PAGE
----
That's one reason I try to buy everything from them.


Yamaha P90, Kawai GL-10
Re: Analysis Paralysis
MarkL #2918788 12/01/19 10:44 PM
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Originally Posted by MarkL
Originally Posted by MacMacMac
In the US the store doesn't provide service.

There are some that provide service, for example Sweetwater.
That's one reason I try to buy everything from them.

My dealer claims they will provide service for my N1X. I have not yet tested that claim.


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"Discipline is more reliable than motivation." -by a contributor on Reddit r/piano
"Success is 10% inspiration, and 90% perspiration." -by some other wise person
"Pianoteq manages to keep it all together yet simultaneously also go in all directions; like a quantum particle entangled with an unknown and spooky parallel universe simply waiting to be discovered." -by Pete14
Re: Analysis Paralysis
terminaldegree #2918801 12/01/19 11:26 PM
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Originally Posted by terminaldegree
If you want great service, do you have a nearby brick and mortar dealer?

My dealer is about 3,500 kms away, (though there are a few places that are closer) but the service to date has been outstanding, even when I had an issue with a faulty part right from the get-go.

I live way out in no-man's land, nowhere near any music store of any kind. A trip to the absolute closest dealer and back would be, at the very least, a 36-hour ordeal... (including two ferry crossings) assuming that there were good driving conditions at the time, and no long ferry lineups, and no ferry cancellations. (from high winds/high seas, heavy pack ice, breakdowns, etc) Just one of the "joys" of living on a remote island off of another island!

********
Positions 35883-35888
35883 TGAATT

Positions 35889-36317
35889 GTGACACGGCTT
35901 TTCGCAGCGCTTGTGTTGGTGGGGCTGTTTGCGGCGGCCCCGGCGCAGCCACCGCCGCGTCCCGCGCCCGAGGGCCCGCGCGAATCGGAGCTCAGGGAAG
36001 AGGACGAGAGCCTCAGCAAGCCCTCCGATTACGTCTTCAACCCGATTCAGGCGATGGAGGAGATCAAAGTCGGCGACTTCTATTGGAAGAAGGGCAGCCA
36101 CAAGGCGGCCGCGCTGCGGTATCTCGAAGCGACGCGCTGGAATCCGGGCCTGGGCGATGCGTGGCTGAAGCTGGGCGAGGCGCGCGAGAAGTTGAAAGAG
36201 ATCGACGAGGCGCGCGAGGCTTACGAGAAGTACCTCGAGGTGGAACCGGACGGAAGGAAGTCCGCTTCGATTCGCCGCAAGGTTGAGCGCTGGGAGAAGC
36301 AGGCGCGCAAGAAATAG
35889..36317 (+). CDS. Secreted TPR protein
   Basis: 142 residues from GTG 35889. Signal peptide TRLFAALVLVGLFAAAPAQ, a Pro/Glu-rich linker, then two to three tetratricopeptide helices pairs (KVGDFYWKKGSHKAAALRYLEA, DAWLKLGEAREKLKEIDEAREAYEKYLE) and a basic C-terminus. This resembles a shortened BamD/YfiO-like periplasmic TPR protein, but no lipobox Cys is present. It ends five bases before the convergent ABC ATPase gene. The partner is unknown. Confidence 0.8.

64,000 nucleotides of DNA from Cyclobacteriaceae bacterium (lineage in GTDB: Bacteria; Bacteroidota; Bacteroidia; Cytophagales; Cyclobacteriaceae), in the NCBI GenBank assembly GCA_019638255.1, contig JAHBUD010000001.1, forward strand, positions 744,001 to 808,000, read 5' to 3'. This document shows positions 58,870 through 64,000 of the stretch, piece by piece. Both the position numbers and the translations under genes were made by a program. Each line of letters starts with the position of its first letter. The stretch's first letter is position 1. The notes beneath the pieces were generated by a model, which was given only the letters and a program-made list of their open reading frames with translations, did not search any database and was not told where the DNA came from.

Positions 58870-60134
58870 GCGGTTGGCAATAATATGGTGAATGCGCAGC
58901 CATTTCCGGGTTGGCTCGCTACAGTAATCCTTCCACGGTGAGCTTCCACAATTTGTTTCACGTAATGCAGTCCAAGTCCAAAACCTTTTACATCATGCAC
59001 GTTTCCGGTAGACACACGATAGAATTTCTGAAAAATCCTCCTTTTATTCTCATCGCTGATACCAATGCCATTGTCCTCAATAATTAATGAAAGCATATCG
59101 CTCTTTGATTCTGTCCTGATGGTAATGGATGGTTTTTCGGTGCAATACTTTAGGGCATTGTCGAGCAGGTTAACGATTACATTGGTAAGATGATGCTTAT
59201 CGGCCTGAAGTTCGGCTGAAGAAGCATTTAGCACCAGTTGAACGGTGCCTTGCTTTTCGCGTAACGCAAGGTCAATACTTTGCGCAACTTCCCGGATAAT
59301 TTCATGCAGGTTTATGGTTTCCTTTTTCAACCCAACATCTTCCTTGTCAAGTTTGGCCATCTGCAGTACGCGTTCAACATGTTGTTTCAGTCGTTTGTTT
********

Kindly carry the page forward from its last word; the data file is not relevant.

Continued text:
Anyway, here's hoping that I will never have an issue with my DP which would require me to dismantle it, re-pack it back into the box it came in, and ship it back!!

Re: Analysis Paralysis
HarmonySmurf #2918802 12/01/19 11:32 PM
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Hi Mac,

Sorry, you’re (at least partially) wrong.
If my ES8 breaks (it hasn’t), I could go through the repair channel you mentioned, or I could simply drop it off to the brick and mortar, authorized dealer where I bought it, and they would facilitate everything. I can think of at least 3 digital piano dealers in Georgia who operate with this level of service. That matters to some folks, even if it doesn’t to you.


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Re: Analysis Paralysis
HarmonySmurf #2918809 12/01/19 11:42 PM
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Yes, if your dealer is closer than your nearest suthorized service center, it could be convenient to have them handle any problems for you, if they offer that service.

Re: Analysis Paralysis
HarmonySmurf #2918884 12/02/19 04:29 AM
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Originally Posted by Tmax100